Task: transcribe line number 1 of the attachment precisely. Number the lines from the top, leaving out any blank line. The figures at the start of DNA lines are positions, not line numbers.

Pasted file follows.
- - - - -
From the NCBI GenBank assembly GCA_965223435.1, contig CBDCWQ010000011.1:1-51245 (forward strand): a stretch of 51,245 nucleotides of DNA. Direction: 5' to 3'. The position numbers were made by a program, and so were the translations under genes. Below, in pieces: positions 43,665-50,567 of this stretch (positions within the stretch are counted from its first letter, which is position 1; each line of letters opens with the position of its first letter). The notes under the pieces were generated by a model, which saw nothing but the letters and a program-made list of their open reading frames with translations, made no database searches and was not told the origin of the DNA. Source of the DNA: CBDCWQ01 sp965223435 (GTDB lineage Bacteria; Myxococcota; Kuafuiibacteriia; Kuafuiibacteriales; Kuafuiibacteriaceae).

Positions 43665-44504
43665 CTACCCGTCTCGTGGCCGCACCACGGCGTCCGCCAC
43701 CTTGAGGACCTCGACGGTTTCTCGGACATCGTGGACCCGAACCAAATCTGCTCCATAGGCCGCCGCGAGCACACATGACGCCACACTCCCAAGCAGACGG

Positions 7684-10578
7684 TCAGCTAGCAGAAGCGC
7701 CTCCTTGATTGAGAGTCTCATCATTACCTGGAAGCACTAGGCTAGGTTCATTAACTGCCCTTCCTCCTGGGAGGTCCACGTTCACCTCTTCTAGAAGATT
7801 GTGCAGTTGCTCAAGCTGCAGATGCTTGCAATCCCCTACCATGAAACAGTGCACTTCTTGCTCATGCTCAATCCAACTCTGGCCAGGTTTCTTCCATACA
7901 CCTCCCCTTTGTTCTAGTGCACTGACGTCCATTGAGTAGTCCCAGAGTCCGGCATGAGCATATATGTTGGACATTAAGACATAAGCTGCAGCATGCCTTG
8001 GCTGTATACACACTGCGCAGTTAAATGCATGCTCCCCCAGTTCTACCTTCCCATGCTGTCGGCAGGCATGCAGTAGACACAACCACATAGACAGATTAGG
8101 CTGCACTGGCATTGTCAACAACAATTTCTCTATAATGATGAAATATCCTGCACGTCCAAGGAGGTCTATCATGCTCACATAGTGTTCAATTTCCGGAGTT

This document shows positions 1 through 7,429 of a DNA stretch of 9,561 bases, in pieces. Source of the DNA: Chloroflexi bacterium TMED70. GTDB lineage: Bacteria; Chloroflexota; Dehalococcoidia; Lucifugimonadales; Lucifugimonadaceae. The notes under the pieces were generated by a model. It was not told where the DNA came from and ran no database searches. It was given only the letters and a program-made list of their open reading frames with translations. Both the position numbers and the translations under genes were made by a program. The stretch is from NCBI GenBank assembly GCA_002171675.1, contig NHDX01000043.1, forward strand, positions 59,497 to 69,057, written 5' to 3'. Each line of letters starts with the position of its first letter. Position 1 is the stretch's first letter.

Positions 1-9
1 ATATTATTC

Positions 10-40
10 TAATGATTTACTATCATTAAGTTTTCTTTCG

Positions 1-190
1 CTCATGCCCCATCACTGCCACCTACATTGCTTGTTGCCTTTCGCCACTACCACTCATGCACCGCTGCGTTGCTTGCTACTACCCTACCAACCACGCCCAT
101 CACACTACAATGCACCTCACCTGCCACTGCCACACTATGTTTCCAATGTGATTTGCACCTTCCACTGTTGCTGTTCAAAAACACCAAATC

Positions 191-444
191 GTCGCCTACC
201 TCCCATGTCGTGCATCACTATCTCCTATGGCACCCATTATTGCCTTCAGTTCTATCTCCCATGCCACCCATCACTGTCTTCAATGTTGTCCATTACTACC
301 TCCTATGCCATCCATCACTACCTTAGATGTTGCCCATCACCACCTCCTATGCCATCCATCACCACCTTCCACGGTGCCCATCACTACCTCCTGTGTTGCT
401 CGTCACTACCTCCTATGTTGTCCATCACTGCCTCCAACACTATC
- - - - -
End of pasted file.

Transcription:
From the NCBI GenBank assembly GCA_965223435.1, contig CBDCWQ010000011.1:1-51245 (forward strand): a stretch of 51,245 nucleotides of DNA. Direction: 5' to 3'. The position numbers were made by a program, and so were the translations under genes. Below, in pieces: positions 43,665-50,567 of this stretch (positions within the stretch are counted from its first letter, which is position 1; each line of letters opens with the position of its first letter). The notes under the pieces were generated by a model, which saw nothing but the letters and a program-made list of their open reading frames with translations, made no database searches and was not told the origin of the DNA. Source of the DNA: CBDCWQ01 sp965223435 (GTDB lineage Bacteria; Myxococcota; Kuafuiibacteriia; Kuafuiibacteriales; Kuafuiibacteriaceae).